It's important to recognize you now have an additional coordinate system. You already have world coordinates (the game objects in Unity) but you also have "grid coordinates". Your top left tile is 0,0. The one to the right of it is 1,0. The one below is 0,1.
Consider the world point 200,300. If your tiles are 100x00, world point 200,300 corresponds to grid coordinate 2,3. The math to turn, say, world point 250.6,320.5 into a grid coordinate is slightly more involved than just dropping the decimal. There may be better options here's the math with the modulo operator (%) to ensure you're working on tile boundaries. (Eg, you want 400 instead of world point 487.392.)
(int)(250.6) = 250
(int)(320.5) = 320
250 % 100 = 50
320 % 100 = 20
250 - 50 = 200
320 - 20 = 300
[200,300] / 100 = 2,3
With that above math, from any world point you can get any tile coordinate.
You can then turn any tile coordinate into a tile index, assuming you know how many tiles in each row. Given tile coordinate 2,3:
TilesPerRow = 12
((3 * 12) + 2) = 38
You don't actually need to associate a number with a tile. You just need to know each tile's X and Y coordinate. Of course, you certainly could pre-calculate these indices and store them, along with each tile's X and Y as a property in Unity, but you can turn any "world coordinate" into a "grid coordinate", and then into a tile index, as long as your tiles either start at 0,0, or the middle tile is always 0,0 and you store the number of tiles across/down somewhere. (Using a starting tile index other than 0,0 left as an exercise up to the reader but it pretty much just involves subtraction, to act as if that top left tile is at world coordinate 0,0).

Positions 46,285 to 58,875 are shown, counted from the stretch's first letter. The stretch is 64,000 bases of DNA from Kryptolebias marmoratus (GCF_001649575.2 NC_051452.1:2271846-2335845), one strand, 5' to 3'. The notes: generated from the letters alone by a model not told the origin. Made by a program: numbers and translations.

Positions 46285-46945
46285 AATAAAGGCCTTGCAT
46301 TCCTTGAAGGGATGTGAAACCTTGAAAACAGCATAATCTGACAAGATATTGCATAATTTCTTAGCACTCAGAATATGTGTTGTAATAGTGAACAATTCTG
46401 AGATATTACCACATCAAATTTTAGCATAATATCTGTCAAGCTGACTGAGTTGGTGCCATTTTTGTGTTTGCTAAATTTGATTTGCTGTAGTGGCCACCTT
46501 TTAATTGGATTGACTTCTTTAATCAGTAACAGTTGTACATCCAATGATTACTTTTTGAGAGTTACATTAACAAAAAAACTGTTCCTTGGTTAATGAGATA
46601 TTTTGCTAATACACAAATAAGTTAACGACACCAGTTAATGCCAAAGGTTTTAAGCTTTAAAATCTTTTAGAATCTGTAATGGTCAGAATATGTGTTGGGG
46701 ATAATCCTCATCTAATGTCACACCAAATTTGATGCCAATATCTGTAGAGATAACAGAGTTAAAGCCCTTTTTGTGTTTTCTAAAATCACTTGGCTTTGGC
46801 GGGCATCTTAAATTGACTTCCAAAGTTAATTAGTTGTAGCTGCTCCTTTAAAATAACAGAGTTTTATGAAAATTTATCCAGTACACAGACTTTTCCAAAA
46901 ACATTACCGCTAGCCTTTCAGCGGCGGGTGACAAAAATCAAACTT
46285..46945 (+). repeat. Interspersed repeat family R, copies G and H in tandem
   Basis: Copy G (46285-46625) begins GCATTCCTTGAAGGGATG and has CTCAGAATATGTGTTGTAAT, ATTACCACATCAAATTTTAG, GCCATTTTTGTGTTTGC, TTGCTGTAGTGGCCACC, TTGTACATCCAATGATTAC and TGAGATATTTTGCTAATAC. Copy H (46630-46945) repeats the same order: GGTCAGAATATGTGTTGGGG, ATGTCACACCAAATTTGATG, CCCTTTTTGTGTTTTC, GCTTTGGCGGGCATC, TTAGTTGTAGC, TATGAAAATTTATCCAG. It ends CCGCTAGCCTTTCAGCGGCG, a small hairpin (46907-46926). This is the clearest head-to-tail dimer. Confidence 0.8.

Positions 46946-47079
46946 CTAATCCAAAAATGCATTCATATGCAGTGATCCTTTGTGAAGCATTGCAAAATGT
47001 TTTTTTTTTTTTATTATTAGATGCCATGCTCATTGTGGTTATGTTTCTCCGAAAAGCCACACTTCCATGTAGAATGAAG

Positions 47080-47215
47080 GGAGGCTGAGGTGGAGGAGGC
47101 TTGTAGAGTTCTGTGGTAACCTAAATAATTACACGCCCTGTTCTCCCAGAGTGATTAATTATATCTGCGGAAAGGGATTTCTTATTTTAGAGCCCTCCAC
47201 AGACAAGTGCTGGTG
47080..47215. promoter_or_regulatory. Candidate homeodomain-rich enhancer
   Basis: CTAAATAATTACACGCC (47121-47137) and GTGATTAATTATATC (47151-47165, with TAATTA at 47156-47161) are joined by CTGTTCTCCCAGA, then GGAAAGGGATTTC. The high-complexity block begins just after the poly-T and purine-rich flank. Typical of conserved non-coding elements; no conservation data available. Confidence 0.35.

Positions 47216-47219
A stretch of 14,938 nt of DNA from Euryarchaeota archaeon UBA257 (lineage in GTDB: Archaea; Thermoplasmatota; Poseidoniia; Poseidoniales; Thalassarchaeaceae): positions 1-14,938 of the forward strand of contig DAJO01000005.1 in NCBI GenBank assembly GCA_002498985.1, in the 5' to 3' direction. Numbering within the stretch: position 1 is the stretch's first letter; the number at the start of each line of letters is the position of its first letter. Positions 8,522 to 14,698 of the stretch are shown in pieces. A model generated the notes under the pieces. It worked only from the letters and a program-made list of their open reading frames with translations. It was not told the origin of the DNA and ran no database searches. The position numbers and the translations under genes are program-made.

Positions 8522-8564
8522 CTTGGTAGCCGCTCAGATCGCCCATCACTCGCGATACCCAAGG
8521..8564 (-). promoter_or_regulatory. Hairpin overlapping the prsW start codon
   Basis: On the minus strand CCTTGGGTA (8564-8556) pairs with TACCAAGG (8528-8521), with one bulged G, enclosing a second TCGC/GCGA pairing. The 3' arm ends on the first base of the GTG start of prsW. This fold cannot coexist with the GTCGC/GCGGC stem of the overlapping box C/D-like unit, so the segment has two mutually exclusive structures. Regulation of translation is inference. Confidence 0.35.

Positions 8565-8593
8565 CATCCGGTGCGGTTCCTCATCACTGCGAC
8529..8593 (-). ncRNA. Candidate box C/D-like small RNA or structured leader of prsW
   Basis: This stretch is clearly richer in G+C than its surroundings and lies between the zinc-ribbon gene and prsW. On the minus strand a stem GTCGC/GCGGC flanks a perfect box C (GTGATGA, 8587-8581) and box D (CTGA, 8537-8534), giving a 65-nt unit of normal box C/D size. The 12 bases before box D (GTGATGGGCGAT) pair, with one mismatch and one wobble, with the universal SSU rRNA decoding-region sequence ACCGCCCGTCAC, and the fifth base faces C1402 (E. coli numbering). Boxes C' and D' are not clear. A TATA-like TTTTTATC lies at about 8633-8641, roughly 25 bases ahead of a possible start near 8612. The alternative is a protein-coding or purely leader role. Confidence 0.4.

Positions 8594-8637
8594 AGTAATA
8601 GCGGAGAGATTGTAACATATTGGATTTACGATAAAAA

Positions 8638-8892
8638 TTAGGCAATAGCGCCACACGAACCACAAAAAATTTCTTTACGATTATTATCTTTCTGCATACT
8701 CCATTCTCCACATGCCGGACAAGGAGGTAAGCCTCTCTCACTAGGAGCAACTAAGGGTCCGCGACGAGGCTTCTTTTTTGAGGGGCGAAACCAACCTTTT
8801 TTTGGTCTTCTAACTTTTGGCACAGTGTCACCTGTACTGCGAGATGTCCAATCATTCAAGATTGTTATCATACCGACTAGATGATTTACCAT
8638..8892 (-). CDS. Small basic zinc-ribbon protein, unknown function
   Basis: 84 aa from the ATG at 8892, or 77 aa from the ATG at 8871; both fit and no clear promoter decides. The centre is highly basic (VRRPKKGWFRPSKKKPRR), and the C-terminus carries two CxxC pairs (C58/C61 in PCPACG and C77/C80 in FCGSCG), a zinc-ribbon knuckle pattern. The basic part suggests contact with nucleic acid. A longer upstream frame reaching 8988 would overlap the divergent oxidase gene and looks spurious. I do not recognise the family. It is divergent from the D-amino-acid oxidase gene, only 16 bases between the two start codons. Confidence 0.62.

So, with your box game object, its coordinate can tell you what tile it's in. Or multiple tiles, if it's larger than a single tile, if you treat it as a rectangle.
All that said, it sounds like you're fairly new to both Unity and programming in general. If you prefer to stick with your original solution, that 2D array needs to be on a globally accessible object. It could be a static variable on a component script that is attached to your tile objects. If none of that makes sense, perhaps following a few more Unity tutorials is in order.